• Program Descriptions and Brochures - Are these up to date? Do you have one copy filed away? What feedback have you received from group members about what's attracted them to programs? Are all the links on your website active? What additional questions are surfacing which you might want to provide answers around?

AREA 4: Systems and Automation

Another key component of decluttering your business is in systematizing and automating parts of your business. Systems allow us to automate, and cut down on the repetitive tasks that can become "all consuming". Think about the last week - how much time did you spend on tasks which could be automated?

There are a number of areas we may develop business systems around including:

  • Goals and results - Planning systems and tracking systems can abound. How do you keep focused, and measure progress around key goals? How can you share key results and successes with others on your team?
  • Communication - Communication systems with our clients and prospects. Also think about meeting areas (Zoom, WebEx, Skype), Chat (Slack etc), Instant Messaging.
  • Project tools - i.e. status updates, project requirements. Other project tools like Asana, MindMapping, or Basecamp can help with project sharing
  • Contact systems - While it might seem 'old school' to have a directory of key people you communicate with, it's often only when new team members join us do we realize how invisible our networks have become. Who are the people you or others on your team will need to reach out to regularly? What are your scheduled points of contact this year? Is it time for some new systems to automate or freshen up what you have (think newsletters, blogs etc).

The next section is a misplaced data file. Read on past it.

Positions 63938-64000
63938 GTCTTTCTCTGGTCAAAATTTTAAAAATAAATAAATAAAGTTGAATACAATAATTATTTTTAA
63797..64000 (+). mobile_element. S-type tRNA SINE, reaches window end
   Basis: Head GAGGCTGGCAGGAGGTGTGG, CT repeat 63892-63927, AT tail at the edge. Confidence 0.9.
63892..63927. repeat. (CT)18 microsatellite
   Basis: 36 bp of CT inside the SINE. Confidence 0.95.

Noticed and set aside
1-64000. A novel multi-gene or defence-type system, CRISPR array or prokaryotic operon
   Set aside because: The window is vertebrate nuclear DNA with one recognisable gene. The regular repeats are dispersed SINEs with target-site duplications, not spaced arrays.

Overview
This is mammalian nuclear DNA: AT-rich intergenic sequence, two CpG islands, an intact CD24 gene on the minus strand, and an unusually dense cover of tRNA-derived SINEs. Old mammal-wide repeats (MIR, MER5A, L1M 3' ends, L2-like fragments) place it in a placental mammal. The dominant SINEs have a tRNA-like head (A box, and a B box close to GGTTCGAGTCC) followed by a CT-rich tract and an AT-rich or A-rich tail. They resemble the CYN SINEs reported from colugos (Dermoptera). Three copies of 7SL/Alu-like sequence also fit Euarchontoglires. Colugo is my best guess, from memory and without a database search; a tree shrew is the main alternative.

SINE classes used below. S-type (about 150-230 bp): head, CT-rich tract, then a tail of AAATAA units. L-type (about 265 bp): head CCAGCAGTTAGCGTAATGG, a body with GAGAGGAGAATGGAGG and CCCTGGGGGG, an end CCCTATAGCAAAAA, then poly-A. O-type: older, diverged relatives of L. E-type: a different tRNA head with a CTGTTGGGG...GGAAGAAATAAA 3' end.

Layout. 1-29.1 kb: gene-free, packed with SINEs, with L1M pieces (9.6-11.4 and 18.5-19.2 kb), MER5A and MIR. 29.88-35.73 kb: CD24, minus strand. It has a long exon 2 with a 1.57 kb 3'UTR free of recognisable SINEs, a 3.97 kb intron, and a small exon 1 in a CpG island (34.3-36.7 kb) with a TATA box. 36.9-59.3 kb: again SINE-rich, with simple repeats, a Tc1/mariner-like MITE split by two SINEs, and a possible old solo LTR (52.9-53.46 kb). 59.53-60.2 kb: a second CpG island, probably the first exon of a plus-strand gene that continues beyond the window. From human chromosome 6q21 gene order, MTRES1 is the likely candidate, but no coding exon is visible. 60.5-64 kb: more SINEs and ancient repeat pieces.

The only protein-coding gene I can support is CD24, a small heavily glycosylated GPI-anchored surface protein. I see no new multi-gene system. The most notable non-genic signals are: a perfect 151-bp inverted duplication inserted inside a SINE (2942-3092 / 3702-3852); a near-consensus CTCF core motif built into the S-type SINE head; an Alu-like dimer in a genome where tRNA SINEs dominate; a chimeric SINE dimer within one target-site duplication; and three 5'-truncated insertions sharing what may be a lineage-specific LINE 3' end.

• Administrative systems - Whether it's key letters or reports which need to be submitted or financial and budget systems, consider what are the administrative systems will work best for you.

Wrap-up and Getting into Action

As you go through this list it is likely that a long "laundry list" of items may emerge. Consider creating a new "To Dpo" task list in your journal or planning system. Then consider, do you need to complete every task or are there some tasks which could be delegated? What is the relative priorities of these tasks? Which are your top 3?

Systematizing, streamlining and decluttering can take some time, and it might take a number of tries to find the systems best suited for you. Tackling this in regular bursts - 15 minutes - can quickly clear away the piles, and make de-cluttering more manageable.

As Peter Drucker has written "What doesn't get scheduled, doesn't get done". When have you put your "organizing bursts" in your calendar?

 

Contributing author: Jennifer Britton is well known for her work and writing in the area of group and team coaching. She is the author of Effective Group Coaching, From One to Many: Best Practices for Team and Group Coaching and her latest book Effective Virtual Conversations. Since the start of her business, Potentials Realized, in 2004, she has supported thousands of coaches and business owners in growing their service-based businesses. She offers both on-demand programs in the area of business development as well as one of her newest offerings - the CoachingBizGrowthLab™, a business development group which meets twice a month focused on topics related to business growth for coaches. Learn more here >>